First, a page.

For the last six months, I have struggled with whether or not to give up this column. I love my relationship with you the readers. I am honored by your trust when you write with your life stories and ask advice. And I treasure being put in the position of teacher.
Being invited to share my thoughts and ideas by The Inquirer is something I have treasured for 15 years. But it is also hard work, time-consuming and sometimes stressful. So this may be my last column. And as of today, my thinking is no longer conflicted. The recent facts of my life helped clarify this decision for me.
It started as a minor chest cold in October. But with quadriplegics, chest colds are never minor. That’s because we don’t have the muscles needed to cough properly. So after a week of benign neglect, followed by two weeks of antibiotics, my condition continued to get worse.
Finally, I was admitted to Virtua Voorhees with a severe case of double pneumonia. By that time, I was terribly ill; every inbreath produced a lifeless cough as the fluids in the bottom of my lungs remained stagnant. Ten days later, after receiving wonderful care, I was discharged home to continue my recovery for the next several weeks. And today, as I regain my previous level of strength, I feel gratitude for each clear breath I take.
At 63, I reflect on my life quite often. I think about what my life is about and what is most meaningful for me. But like most of us, I resist changes. Still, there are just some times, some events, that make the status quo terribly uncomfortable. And this is one of those times.
Not only have I been ill, but yesterday was the 30th anniversary of my accident.
For nearly half my life, my body has required extraordinary care. In return, it has kept me alive and vibrant through several near-death experiences, and every time (so far) I have returned to a state of health and gratitude.
This body has allowed me to travel to many countries over three continents mostly in the last five years. For the first 10 years after my accident, when my health was quite volatile, I saw my body as an enemy, almost as a terrorist striking me down without warning. I feared and hated this body.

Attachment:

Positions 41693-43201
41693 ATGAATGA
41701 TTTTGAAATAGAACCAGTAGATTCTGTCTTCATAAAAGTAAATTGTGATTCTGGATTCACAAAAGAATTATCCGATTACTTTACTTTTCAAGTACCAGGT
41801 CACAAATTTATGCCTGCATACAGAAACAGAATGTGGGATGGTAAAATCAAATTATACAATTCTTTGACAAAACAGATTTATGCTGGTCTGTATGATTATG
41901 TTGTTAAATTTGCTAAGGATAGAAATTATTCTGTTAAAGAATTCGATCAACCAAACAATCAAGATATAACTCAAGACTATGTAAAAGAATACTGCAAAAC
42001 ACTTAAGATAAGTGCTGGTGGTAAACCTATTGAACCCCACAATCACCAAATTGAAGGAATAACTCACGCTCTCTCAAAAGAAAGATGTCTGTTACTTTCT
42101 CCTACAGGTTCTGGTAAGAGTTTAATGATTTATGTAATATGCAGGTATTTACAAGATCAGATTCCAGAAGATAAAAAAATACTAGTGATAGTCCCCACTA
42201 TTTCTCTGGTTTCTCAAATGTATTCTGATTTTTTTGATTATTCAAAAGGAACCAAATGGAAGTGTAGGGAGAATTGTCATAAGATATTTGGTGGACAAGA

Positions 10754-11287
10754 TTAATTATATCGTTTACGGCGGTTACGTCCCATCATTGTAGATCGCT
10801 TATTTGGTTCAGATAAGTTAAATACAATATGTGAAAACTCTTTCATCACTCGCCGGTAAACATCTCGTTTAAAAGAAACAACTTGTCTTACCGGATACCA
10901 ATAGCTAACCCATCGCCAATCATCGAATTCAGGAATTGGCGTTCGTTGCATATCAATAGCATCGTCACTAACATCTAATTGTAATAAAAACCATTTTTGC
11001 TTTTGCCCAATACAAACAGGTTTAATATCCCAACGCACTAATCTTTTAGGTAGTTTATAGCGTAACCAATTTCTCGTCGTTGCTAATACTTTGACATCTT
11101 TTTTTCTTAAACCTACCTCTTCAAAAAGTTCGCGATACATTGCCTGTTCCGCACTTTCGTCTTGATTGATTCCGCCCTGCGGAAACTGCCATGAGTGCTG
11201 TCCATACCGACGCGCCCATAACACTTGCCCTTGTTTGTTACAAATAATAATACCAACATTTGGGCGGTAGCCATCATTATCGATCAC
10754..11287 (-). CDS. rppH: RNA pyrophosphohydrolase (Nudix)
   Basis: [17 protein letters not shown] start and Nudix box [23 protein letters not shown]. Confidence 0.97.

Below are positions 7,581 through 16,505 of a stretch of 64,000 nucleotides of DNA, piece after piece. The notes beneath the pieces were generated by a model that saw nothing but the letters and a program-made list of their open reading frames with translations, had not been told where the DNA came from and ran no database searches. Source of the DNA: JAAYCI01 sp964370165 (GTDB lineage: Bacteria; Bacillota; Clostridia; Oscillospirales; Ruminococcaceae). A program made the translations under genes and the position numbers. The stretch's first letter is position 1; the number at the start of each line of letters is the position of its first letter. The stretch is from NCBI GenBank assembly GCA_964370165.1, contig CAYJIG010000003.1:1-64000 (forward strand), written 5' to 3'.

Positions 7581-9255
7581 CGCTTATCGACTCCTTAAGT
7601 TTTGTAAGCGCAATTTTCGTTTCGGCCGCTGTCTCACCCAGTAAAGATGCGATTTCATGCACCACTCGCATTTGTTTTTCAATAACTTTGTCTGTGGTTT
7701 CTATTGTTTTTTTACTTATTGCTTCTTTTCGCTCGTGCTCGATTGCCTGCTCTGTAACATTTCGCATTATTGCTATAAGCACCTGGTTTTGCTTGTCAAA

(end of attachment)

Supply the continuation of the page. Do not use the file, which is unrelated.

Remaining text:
But as things stabilized medically, I ignored my body while secretly resenting the demands it made. And over the last decade, my bladder has been requiring more care. I had an experience with a MRSA infection that almost took my life, and now this.
Over these years, my relationship with my body has changed again. I have become grateful to this tired and broken carriage, and I care for it now not with resentment but with compassion.
Just as I would for a fragile lover or partner, I care for my body as an act of love. I shift positions, increase my fluid intake and take my medication because I care. I meditate every day, and despite the fact that it is sometimes incredibly boring or inconvenient, I do so as an act of love for my body/mind.
But I haven’t been doing one thing for my body, and that is giving it the rest it needs. I have been allowing the loud voice of my thoughts and ideas to drown out the quiet voice inside.
No, I am not going to retire, not by any stretch. I will still be doing most of what I always did, but I will be doing it more mindfully and with more care – and compassion.
Knowing how my mind works, I am sure I will be writing an occasional column or commentary. And although I cannot answer every e-mail, I would love to hear from you at DrDanGottlieb@aol.com.
How do I say goodbye to a column I have loved, to readers I feel a trusted and intimate relationship with, to editors who have mentored me, befriended me and taught me so much?
Today I listen to that quiet voice that says “let go, rest, open yourself up to see what happens.” And, who knows, one day that quiet voice might say: “Hey, Dan, don’t you think you should be writing a column about this?”
Please take care, my friends.